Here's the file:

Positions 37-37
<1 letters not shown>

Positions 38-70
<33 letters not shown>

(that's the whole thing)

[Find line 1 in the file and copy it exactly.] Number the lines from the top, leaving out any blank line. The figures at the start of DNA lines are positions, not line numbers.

Positions 37-37